After a long and difficult recovery, Pippi the rescue seal is finally able to swim home.
On Wednesday, Pippi Lockstocking was released back into the ocean after spending nine months in rehab at the National Aquarium in Baltimore, the longest seal rehab case the aquarium has seen to date, according to a press release.
Her journey at the aquarium began in early February after she was rescued near Dewey Beach, Delaware, in a coordinated effort with the Marine Education Research Rehabilitation Institute (MERR).
She was transported to the National Aquarium’s Animal Care and Rescue Center (ACRC) where animal health and rescue teams estimated her to be about one month old as she still had had a small amount of lanugo, baby fur found on gray seal pups, on her tail.
Pippi required a lot of help as she was dehydrated, malnourished, and appeared to have an infected front flipper.
By early May, Pippi was making significant improvements including doubling her weight to 70 pounds and beginning to eat on her own.
However, the health team also determined that Pippi was suffering from an ear infection, which the aquarium described as a "troubling diagnosis for seals due to their specific anatomy hindering the ability of treatments or antibiotics to target the area of infection."
Pippi received treatment for the infection but required further testing which was difficult at the time due to restrictions caused by COVID-19.
Eventually, through Veterinary Neurology and Imaging of the Chesapeake in Annapolis, Maryland, they were able to confirm Pippi's diagnosis through detailed radiographs and a CT scan.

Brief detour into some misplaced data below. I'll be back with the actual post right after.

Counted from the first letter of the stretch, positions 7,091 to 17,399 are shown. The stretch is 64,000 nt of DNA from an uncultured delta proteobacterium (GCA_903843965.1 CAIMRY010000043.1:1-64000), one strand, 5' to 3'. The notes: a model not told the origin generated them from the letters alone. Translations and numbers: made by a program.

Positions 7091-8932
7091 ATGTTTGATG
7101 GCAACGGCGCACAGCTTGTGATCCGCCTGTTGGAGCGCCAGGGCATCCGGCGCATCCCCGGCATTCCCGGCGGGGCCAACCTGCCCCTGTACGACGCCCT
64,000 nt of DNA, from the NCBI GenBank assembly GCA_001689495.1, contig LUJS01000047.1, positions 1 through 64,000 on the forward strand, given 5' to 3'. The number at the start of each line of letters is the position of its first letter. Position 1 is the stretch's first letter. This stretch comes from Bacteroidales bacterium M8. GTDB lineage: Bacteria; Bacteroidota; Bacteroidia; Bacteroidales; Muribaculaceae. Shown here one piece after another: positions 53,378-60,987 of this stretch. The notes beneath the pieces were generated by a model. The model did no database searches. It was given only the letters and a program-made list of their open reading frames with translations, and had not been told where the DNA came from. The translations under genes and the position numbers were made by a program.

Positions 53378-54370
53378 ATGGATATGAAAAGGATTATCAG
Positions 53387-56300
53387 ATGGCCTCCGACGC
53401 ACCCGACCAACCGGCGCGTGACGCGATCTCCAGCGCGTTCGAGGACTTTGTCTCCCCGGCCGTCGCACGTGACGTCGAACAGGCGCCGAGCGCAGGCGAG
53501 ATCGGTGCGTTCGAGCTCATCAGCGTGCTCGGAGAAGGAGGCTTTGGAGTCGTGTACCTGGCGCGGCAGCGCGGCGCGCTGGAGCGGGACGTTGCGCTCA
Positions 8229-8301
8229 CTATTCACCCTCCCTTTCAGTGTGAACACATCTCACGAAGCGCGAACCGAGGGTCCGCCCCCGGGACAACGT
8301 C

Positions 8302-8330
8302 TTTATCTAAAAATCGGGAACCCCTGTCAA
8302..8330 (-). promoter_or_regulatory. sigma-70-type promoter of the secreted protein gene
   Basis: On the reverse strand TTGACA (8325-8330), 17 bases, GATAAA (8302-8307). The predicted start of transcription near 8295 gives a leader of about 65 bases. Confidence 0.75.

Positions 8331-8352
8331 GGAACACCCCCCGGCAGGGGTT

It was then determined that Pippi would need a surgical procedure called a total ear canal ablation and a lateral bulla osteotomy, which had never been performed before on a gray seal.
On Aug. 22, Dr. Sakthila Jeyakumar, BVSc (HonsI), MS, DACVS-SA of Chesapeake Veterinary Surgical Specialists performed Pippi's surgery to remove her ear canal and a portion of the ear’s bony structure, which permanently closed the earhole.
"We had a great team and worked hard to prepare for all the possibilities we would encounter during the surgery. I feel very fortunate to be part of this team," Jeyakumar said in a statement. "I have also enjoyed watching her recover and grow. We hope, now that she has healed, she will continue to flourish in her natural habitat."
After the surgery, Pippi continued to be monitored and the aquarium team carefully tracked her recovery.
Her surgery and rehab proved so successful that she was finally deemed releasable just months later.
On Wednesday, the aquarium team said goodbye to Pippi at Assateague State Park as they watched her waddle back into the ocean.
"Pippi’s rehabilitation case is the longest seal case we have had since our program began in 1991," said Jennifer Dittmar, Director of Animal Rescue at the National Aquarium, in a statement. "While we did not initially anticipate Pippi to be such a complicated case, we are truly thankful for the partners, staff, volunteers, and doctors who have helped get Pippi to this point."
She added, "She is a fighter and we are very proud to have made it to the moment of releasing her back into the ocean."
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